Market and Model

List prices suggest that you'll be paying somewhere in the £17,000 to £30,000 bracket for your Vito van excluding VAT, depending on the variant you select and the options you choose. That'll demand from you a premium over the kind of figures you'll be paying for, say, an equivalent Ford Transit, the Vauxhall Vivaro/Renault Trafic design or the Peugeot Expert/Fiat Scudo/Citroen Dispatch collaboration but isn't much different from the kind of money you'll pay for a comparable Volkswagen Transporter. And all of these rivals will suffer in comparison to this Vito when it comes to all-important residual values and whole life costs.
As for the Vito model range, well a choice of standard or high roof heights you'd expect but more unusual in this class is the provision of up to three body lengths - compact, long and extra-long with permissable gross vehicle weights ranging from 2.8 to 3.2 tonnes. Plenty of space and heft then for the seriously hefty cargos this panel van can now swallow - anything from 4.6 to 6.49m2. Which means that at the upper end of the range, those needing to exercise this will want to avoid the 95bhp and 250Nm of torque offered by this entry-level 110 CDI variant in favour of the extra pulling power of 136 and 163bhp 113 or 116 CDI models - or even the 224bhp 122 CDI V6 diesel range-topper. The parallel range of passenger-carrying Vitos offers the choice of a Dualiner - basically this same panel van with a rearward seat - or the Traveliner, an up-market mini-bus with seating for up to nine people.
Safety-wise, you get ESP stability control with ASR Acceleration Skid Control on all models, plus ABS with Brake Assist to maximise its effectiveness and a useful feature that flashes the rear lights to warn following motorists in emergency stops. Tick the box for a factory-fitted trailer coupling and a clever TSA Trailer Stabilisation system is also inclided. Twin front airbags are standard in the rear-setaed models but panel van variants like this get only a driver's 'bag in the standard tally. But of course, as you'd expect, you can specify passenger, side and curtain airbags from the options list. Plus there are Isofix child seat mounting points in Dualiner and Traveliner models.

Practicalities & Costs

The Vito comes in three handy and not so handy lengths: compact, long and extra long. The first two sit on a standard wheelbase of 3,200mm but the largest model gets an extension between the wheels to 3,430mm. If it's ultimate cargo capacity you want, though, you'll need to find somewhere to park the high-roof model. It's available in long wheelbase form only and pushes the load height up from a standard 1,902mm to 2,328mm and the load bay volume up to an impressively cavernous 6.49 cubic metres. That compares with the hardly bijou 4.65 cubic metres for this compact Vito. One dimension's the same for all Vitos, however, and that's the 1277mm between the wheelarches - just wide enough to slide in a Europallet. There are load-restraining belts and plenty of tie-down points to keep whatever you're carrying from moving around. If despite all this provision, you still forget to tie things down, there are protective panels up to guard against interior scrapes and dents.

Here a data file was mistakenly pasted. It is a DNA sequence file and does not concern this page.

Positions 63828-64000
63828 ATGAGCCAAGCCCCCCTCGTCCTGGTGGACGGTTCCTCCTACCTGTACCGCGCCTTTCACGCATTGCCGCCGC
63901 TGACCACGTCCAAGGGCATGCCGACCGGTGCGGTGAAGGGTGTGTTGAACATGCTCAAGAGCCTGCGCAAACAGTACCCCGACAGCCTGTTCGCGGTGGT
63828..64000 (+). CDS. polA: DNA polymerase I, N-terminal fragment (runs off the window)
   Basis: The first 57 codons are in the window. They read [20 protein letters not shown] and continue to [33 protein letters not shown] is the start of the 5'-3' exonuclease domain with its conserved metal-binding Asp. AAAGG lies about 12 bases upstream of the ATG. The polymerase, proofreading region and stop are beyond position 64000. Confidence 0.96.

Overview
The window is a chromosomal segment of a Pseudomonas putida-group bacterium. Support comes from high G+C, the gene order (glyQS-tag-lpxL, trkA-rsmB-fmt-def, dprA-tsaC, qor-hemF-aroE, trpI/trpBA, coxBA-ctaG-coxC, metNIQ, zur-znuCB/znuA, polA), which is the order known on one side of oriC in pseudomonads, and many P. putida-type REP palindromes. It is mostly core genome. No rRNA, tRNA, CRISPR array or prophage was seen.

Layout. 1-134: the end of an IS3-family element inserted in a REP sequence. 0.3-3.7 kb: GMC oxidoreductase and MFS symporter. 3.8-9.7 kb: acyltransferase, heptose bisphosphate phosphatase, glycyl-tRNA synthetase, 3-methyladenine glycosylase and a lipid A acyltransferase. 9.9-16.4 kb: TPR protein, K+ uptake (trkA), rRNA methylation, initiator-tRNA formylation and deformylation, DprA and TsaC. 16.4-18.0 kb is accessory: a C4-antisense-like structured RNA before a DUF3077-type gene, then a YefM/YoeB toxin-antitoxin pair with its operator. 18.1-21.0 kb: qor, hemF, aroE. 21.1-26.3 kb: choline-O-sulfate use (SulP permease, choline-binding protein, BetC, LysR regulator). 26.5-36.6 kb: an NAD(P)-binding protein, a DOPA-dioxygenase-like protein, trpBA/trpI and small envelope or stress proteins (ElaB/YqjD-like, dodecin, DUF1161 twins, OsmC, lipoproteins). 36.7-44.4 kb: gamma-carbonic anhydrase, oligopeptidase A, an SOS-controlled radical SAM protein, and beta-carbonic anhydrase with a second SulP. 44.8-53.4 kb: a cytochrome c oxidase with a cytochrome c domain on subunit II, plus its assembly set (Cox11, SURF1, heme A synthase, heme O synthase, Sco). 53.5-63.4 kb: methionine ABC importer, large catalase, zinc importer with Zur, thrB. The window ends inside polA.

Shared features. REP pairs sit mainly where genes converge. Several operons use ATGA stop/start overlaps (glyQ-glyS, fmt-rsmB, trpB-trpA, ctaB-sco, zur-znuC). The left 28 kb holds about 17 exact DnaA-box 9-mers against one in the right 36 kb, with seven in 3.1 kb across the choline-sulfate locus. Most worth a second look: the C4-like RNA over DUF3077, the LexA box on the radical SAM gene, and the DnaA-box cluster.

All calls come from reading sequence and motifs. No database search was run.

Keeping costs down will be a major priority for potential owners, so news that the Vito's new engine line-up has become more economical and cleaner - with reductions of up to 15 per cent claimed for CO2 emissions - will be welcomed by private and fleet users alike. In the case of this compact 110 CDI, that means a combined consumption of 36.2mpg and 206 g/km of carbon dioxide. Further reductions in fuel consumption and emissions are possible if you opt to have your Vito wear a discreet BlueEFFICIENCY badge just under the windscreen pillar. Mercedes claims that the scope of the package is unique in the vans segment and it's the cumilative effect of a number of small measures that make the difference. They include a start/stop function (not for automatic transmissions), battery management, low rolling resistance tyres, an ECO power steering pump, a gearchange indicator, a controlled fuel pump and a number of mechanical modifications.


The biggest compliment I could pay the revised Vito would be to suggest it to be the least van-like van I've driven to date. Transit-class designs don't usually also have to function as luxury, up-market people carriers as this one does and the difference in build excellence is obvious as soon as you take a seat inside. But nice though it is to have a quality feeling behind the wheel of one of your company's LCVs, that doesn't pay the business bills. So Mercedes has looked at the best that its competitors can offer and borrowed high technology from its luxury car line-up in order to match them.
The result is a benchmark among vans that you can buy with head as well as heart and one that can carry heavier loads with more speed, less noise, greater comfort, sharper handling, reduced fuel consumption and cleaner emissions. Medium range Transit-class customers will always have cheaper options of course. Nearly all though, are lacking this van's one most crucial ingredient: Star Quality.